It was unclear how Metro planned to accommodate those costs — estimated at $40 million — without raising fares. Metro officials said Thursday they believe costs associated with phase two of the Silver Line and obligations such as the Occupational Safety and Health Administration and Americans With Disabilities Act requirements are exempt from the cap, though they add up to $90 million in additional spending. The same goes for arbitrator-mandated increases in labor costs of $27 million.
A staff analysis found that all-day peak service would cost $10 million to $30 million and add 10,000 to 20,000 additional trips every weekday. Extending Yellow Line service to Greenbelt would add an average 3,000 daily trips at a cost of $1.5 million to $3 million. The report recommended running all eight-car trains, but Metro would not be ready to do so on the Red Line, for example, until at least 2025, according to a staff presentation Thursday.
On social media, reaction to McMillin’s pronouncement was swift, as Twitter users concluded that his perspective constituted a “failure of vision,” and “sums up what it wrong with WMATA”.
“Basically anybody other than the board: “We’re begging you, please run more trains,” tweeted @Evan52314.
McMillin further explained his point after the meeting.
“At a certain point, some level of new service we would add would cause us to exceed that 3 percent cap because the marginal cost of running the additional service exceeds the marginal revenue of the new people we’re getting,” he said. “That’s all I’m getting at there.”
So what should Metro’s goal be in his view? Increasing ridership? Increasing the return at the farebox?
“I think those are important metrics, but they’re not the only metrics,” he said. “Right now the only binding metric we have is growth of the net subsidy. And there’s lots of other ways we should measure how well we’re doing, but that’s the one that dedicated funding was conditioned on.”
The District, Maryland and Virginia provide about $1 billion in operating subsidies to support Metro’s $1.9 billion operating budget. The rest of the budget is largely supported by fares and other revenue such as parking, though those sources make up less than half of Metro’s operating need. The federal government does not provide an operating subsidy for Metro, McMillin noted, adding that the jurisdictions are free to contribute what they wish.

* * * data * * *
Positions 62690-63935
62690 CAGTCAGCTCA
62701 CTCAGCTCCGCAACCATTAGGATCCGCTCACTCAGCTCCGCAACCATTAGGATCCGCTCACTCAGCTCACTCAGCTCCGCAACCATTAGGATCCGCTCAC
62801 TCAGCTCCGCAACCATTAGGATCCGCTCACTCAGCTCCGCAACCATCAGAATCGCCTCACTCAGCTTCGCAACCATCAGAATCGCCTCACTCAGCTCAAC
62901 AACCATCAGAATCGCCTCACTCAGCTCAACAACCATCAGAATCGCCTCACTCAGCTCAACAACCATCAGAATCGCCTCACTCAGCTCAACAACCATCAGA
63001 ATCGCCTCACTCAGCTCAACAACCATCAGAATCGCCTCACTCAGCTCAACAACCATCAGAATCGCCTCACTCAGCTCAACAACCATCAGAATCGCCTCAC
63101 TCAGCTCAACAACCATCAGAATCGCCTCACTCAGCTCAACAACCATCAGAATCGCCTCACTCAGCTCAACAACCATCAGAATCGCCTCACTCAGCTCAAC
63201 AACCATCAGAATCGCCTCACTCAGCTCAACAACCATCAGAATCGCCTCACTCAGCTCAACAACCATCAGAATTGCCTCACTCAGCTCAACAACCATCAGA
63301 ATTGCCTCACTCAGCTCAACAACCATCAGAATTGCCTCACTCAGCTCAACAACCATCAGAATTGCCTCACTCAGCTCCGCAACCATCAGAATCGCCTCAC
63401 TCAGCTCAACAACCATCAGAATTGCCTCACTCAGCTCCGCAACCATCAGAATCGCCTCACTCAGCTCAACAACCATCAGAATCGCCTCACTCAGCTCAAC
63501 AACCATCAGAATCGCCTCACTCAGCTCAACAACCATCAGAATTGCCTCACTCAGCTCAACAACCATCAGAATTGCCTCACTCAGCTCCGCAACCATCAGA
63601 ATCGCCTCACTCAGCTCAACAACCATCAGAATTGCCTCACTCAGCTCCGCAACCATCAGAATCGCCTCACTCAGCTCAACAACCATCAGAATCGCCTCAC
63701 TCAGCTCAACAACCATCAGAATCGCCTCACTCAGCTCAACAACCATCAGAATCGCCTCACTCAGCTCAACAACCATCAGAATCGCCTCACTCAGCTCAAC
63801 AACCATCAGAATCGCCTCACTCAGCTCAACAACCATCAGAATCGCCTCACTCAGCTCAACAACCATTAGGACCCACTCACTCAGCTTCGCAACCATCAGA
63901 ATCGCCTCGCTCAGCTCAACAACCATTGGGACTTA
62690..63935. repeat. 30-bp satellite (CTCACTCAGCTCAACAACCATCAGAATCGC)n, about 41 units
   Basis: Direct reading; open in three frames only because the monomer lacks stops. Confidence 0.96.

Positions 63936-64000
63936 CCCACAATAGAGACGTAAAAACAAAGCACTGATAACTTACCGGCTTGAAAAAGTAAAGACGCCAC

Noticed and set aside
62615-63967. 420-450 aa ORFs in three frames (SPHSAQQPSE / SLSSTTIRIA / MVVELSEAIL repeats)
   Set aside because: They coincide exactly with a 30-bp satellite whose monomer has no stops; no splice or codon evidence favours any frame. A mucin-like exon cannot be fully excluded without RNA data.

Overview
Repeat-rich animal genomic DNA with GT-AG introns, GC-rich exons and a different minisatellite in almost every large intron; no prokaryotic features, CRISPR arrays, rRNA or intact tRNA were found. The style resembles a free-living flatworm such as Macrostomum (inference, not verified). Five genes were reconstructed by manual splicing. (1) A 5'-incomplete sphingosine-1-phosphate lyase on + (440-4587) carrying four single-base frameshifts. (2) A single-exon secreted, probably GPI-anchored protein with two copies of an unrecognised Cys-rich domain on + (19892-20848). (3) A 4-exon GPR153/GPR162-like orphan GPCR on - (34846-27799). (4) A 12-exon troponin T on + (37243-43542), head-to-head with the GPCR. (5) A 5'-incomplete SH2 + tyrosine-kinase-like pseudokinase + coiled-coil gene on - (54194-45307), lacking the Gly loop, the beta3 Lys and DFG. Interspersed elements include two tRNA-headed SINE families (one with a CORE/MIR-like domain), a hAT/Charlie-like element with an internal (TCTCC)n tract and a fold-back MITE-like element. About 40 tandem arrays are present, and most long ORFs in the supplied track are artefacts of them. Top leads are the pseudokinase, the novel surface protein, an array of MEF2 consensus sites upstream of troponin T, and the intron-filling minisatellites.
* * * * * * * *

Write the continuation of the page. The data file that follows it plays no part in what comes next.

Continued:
Wiedefeld made the same point about potentially adding service, “if they want to provide the local subsidy to do it.”
Metro board Chairman Jack Evans said he disagreed with his colleague’s contention that it would be “crazy” to add service under the circumstances.
“I think all the studies prove that if you have more trains, you can have more customers,” he said. “Steve [McMillin] was talking about when you add trains and riders, doesn’t mean necessarily we’re going to make more money. . . . That’s not the point. The point is you want to move people. This isn’t a business. This is a necessity for public transportation.”
Wiedefeld, who will present his formal budget proposal later this fall, said the 3 percent cap forces the agency to “think creatively” about ways to improve its financial position. Nina Albert, Metro’s managing director of real estate, said the agency has received requests to host farmers markets outside stations, and concluded a key time to do so is on weekdays when foot traffic from surrounding offices is highest.
One avenue officials are pursuing is allowing food and drink sales on Metro property — though outside of fare gates — which is prohibited aside from weekends and holidays.
The measure — likely to be approved by the full board in two weeks — would shift the ability to authorize commercial retail opportunities to Wiedefeld. Such authority had been restricted to the board, an arrangement board member Corbett A. Price said left him “somewhat appalled” because of the restraint it put on the general manager.
Price said Metro should look to New York’s Columbus Circle, which has a bustling underground food hall, as a model for how mobility and retail can complement each other.